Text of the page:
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U.S. Trade Representative Schwab Meets With Australian Trade Minister Truss, Applauds Progress Under FTA

July 02, 2007



SYDNEY – United States Trade Representative Susan C. Schwab
today welcomed the continued increase in two-way trade with Australia since
the Australia Free Trade Agreement (FTA) entered into force in 2005. 

“I am very pleased with the results of our FTA, which has
boosted flows of goods, services and investment in both directions,” Schwab
said.  “The 16-percent increase in two way trade in a few short years has
benefited farmers, ranchers, manufacturers, service providers, and workers in
both countries and demonstrates the value of expanded trade and

Schwab met today with Australian Minister for Trade Warren
Truss to review progress under the FTA covering a wide range of issues,
including agriculture, intellectual property, professional services and other
topics.  In addition, they exchanged ideas on promoting trade and
integration in the Asia-Pacific region, including efforts within the
Asia-Pacific Economic Cooperation to promote regional economic

Schwab and Truss also discussed recent developments in the
WTO Doha Round negotiations.

“I appreciate the active role Australia is
playing in the Doha Round negotiations and we will continue to work together
closely to promote a successful outcome,” Schwab said.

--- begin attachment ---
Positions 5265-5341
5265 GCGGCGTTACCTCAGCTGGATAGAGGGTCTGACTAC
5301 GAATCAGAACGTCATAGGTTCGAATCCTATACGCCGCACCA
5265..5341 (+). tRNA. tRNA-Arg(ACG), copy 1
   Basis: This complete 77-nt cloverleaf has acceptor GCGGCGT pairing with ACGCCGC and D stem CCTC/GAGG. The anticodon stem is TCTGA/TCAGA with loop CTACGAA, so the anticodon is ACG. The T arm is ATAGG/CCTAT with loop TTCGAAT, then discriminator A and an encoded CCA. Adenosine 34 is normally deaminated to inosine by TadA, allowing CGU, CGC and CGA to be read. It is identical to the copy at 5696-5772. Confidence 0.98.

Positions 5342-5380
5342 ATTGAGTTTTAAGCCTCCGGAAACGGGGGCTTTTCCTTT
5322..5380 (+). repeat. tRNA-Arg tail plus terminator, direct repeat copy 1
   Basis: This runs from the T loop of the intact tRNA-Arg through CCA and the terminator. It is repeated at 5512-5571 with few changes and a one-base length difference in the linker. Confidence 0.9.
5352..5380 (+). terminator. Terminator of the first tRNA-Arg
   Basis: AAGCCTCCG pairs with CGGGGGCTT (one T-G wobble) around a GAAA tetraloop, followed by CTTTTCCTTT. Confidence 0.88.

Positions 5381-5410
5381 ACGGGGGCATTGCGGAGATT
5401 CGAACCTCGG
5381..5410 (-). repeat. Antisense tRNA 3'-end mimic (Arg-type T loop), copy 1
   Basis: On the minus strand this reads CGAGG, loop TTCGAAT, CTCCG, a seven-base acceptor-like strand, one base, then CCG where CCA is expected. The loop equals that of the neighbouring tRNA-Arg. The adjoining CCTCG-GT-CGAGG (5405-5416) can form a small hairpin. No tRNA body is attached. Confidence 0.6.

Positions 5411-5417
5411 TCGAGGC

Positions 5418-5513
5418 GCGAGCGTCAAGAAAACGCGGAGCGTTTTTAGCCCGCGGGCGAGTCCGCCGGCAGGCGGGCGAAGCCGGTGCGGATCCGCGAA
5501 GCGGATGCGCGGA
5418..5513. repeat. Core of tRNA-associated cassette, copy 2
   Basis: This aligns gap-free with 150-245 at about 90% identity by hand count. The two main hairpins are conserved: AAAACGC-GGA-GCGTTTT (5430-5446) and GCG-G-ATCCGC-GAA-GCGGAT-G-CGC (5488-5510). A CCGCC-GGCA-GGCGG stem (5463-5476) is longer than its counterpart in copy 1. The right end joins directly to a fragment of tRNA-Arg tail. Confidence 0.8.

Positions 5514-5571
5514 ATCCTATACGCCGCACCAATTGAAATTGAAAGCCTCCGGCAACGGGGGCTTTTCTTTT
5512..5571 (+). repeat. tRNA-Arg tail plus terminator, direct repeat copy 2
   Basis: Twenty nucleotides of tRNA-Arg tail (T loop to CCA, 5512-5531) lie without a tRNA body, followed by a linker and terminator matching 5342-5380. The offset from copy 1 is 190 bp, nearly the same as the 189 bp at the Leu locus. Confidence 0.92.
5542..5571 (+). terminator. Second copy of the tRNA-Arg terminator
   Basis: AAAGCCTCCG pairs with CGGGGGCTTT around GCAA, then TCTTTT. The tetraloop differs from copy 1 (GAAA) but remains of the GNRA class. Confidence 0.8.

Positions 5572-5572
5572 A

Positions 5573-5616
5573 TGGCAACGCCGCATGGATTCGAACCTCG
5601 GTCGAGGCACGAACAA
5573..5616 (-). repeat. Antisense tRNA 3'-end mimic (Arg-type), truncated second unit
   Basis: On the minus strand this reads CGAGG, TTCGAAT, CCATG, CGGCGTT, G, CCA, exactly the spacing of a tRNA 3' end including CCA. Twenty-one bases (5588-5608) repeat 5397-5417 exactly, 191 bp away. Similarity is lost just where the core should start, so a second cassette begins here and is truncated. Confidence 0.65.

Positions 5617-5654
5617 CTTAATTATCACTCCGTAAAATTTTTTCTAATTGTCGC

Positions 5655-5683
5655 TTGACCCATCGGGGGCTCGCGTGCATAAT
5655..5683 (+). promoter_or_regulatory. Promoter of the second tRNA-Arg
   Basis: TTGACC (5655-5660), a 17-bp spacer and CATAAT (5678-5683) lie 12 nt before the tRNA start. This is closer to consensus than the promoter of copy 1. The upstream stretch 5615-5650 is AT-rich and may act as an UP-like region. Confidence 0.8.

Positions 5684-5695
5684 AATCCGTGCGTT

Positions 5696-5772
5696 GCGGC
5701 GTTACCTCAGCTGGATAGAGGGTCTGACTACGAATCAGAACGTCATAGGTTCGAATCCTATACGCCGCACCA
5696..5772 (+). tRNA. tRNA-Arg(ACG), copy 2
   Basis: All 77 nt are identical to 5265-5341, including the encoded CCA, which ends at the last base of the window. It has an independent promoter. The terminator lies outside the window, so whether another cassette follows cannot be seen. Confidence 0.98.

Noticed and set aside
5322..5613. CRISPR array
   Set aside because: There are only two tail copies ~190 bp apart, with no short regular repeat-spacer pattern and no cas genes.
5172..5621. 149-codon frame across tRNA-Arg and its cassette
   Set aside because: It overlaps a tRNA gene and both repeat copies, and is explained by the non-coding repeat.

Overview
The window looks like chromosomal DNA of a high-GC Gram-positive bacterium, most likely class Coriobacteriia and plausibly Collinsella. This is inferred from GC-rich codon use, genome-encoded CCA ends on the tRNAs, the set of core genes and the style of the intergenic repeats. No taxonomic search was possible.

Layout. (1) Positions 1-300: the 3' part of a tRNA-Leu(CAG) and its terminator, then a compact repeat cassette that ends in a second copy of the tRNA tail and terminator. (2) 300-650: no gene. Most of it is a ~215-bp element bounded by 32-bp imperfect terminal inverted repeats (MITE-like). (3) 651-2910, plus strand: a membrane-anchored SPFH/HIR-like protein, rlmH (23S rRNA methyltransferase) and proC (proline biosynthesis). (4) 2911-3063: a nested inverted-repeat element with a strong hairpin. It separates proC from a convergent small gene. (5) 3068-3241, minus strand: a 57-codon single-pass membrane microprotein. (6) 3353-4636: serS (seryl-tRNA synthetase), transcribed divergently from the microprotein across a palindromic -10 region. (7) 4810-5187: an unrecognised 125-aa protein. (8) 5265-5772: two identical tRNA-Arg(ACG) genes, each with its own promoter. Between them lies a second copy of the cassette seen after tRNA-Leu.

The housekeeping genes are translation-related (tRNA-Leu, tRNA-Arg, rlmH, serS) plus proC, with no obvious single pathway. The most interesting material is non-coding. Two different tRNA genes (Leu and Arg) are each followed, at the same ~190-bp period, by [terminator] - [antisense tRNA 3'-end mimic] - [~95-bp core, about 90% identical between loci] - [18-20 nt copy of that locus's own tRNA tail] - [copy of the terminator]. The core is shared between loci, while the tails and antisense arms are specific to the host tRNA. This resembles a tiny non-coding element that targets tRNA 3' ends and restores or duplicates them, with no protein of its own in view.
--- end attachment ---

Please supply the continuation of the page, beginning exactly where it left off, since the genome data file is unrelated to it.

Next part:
The Australia FTA is a state-of-the-art agreement that
opens markets for goods and services, generates investment and government
procurement, strengthens intellectual property protections, and promotes
e-commerce.  In 2006, our bilateral goods trade increased 12 percent to $26
billion.  The major U.S.
exports to Australia include: machinery, trucks
and parts, aircraft, electrical machinery, and optical and medical
instruments.  In 2005 (the latest available data), our two-way trade in
services totaled $12.1 billion, a 12 percent increase from 2004. 
U.S. foreign direct
investment in Australia totaled more than $113
billion in 2005, a 134 percent jump from 2003, and is concentrated largely in
the manufacturing, finance, mining, and banking sectors.  Australian
foreign direct investment in the United States was $44.1 billion in
2005, up nearly 79 percent from 2003, and is concentrated in the real estate and
rental and leasing, manufacturing, and finance sectors.